Category: United States

The American Homefront: Understanding the Militarization of Our Nation’s Police

Over the last eight months, police forces across the United States have undergone increasingly vociferous criticism for what many believe to be racially motivated uses of force. Most recently, the deaths of Michael Brown and Eric Garner have galvanized the American public into questioning the accountability, institutions, and practices of American law enforcement agencies. Unfortunately,… Read more »

Offender-Funded Justice

Journalists and human rights organizations have closely documented the correlation between poverty and prison time. The United States, largely as a result of its mass incarceration policies, boasts the largest prison population in the world, and a disproportionate segment of this population has lived beneath the poverty line. Moreover, researchers have demonstrated that convicted felons… Read more »

Detroit’s Water Crisis

“If you’re wealthy enough in Detroit, you can have water. If you’re not wealthy enough, you can’t have water.” This is how Dr. Peter Hammer, the director of the Center for Civil Rights at Wayne State University, characterizes the latest developments in Detroit’s financial crisis. In what the United Nations has declared a violation of… Read more »

Divestment: Efficacy and Impact

The fossil fuel divestment movement emerged at Swarthmore College in 2012. In three short years, divestment has evolved from a small campaign among student activists into a mainstream movement with commitments from universities to churches to the $860 million Rockefeller Brothers Fund. Currently, over $50 billion has been divested from fossil fuels. The movement urges… Read more »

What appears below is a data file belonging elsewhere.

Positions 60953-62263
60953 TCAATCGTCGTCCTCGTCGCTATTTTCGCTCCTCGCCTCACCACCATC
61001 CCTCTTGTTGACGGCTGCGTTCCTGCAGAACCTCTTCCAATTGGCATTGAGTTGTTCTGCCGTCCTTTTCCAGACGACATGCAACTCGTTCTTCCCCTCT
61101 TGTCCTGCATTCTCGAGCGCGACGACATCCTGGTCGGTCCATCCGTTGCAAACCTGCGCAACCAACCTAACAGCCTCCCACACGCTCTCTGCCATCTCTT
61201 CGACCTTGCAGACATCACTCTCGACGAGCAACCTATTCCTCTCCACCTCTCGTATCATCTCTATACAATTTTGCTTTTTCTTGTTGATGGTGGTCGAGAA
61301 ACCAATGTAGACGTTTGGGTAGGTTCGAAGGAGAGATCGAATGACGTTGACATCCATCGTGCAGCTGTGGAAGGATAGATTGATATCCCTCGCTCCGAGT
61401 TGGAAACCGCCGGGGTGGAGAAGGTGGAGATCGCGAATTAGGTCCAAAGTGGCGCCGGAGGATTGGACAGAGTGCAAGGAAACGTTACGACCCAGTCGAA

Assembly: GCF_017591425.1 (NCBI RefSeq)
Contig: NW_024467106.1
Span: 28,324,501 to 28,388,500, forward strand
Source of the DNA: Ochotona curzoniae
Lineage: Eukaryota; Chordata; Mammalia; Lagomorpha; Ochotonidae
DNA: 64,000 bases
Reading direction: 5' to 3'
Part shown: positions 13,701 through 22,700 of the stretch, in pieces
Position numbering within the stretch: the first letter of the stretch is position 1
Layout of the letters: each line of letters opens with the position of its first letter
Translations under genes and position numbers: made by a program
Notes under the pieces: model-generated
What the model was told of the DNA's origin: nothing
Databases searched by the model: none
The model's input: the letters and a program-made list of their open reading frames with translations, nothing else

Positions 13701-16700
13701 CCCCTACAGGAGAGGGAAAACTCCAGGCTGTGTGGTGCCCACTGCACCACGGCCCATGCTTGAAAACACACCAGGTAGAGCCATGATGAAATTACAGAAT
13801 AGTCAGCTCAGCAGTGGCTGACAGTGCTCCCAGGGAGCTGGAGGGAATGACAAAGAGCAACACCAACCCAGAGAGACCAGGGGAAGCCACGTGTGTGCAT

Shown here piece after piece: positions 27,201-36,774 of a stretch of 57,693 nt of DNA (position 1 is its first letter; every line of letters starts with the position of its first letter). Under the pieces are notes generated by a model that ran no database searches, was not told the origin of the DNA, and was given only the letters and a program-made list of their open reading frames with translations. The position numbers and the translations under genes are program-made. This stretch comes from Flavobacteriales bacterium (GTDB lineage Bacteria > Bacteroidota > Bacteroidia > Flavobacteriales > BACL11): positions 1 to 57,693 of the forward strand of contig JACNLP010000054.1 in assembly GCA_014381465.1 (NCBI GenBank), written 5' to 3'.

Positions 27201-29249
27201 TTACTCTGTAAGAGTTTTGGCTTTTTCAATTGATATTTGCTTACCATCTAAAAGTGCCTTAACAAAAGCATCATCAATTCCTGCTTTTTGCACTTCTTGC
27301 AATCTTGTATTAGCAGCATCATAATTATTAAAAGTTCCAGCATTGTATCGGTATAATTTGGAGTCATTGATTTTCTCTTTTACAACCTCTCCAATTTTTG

Ferguson, Dissent, and Containment: Militarized and Racialized Policing in the United States

Following police officer Darren Wilson’s murder of unarmed black teenager Michael Brown in Ferguson, Missouri in August of this year, national media attention has been directed toward racial profiling in a supposedly post-racial America, as well as the excessively forceful response of law enforcement to demonstrations following Michael Brown’s killing. The unrest in Ferguson has… Read more »

The Death of Chess

It’s relatively clear that Bobby Fischer, the famously infuriating, enigmatic and opinionated American chess demi-god, recognized the importance of his 1972 World Championship match series against Boris Spassky. Cold War hyper-drama, a life in pursuit of literally one thing—world number one—and a realignment of the entire chess world, it was all there.  Yet Fischer, hours… Read more »

The Northeastern SJP Case

In a motion that has incensed free speech advocates across the country, Boston’s Northeastern University has suspended its chapter of Students for Justice in Palestine (SJP) until 2015, after the organization engaged in a leaflet campaign around school dormitories. The university has also pursued disciplinary action, including expulsion proceedings, against two group members. The leaflets… Read more »

Limits of the Obama Doctrine: Counterterrorism, Syria, and Ukraine

Two tendencies define the Obama Administration’s approach to armed conflict: retrenchment from inherited wars and minimal military involvement in new crises. Since taking office, President Obama has tried to readjust American foreign policy to reflect new political and fiscal constraints. Seven years of war under the Bush administration wore down the electorate’s patience for foreign… Read more »

Reforming Maine’s Human Trafficking Laws

Although many are familiar with the devastating affects of the sex trafficking industry, it is easy to disassociate ourselves from the issue, and see it as an international problem on which we can have little impact. Sex trafficking is the international, national, and local trade in humans for the purpose of sexual slavery. The victims… Read more »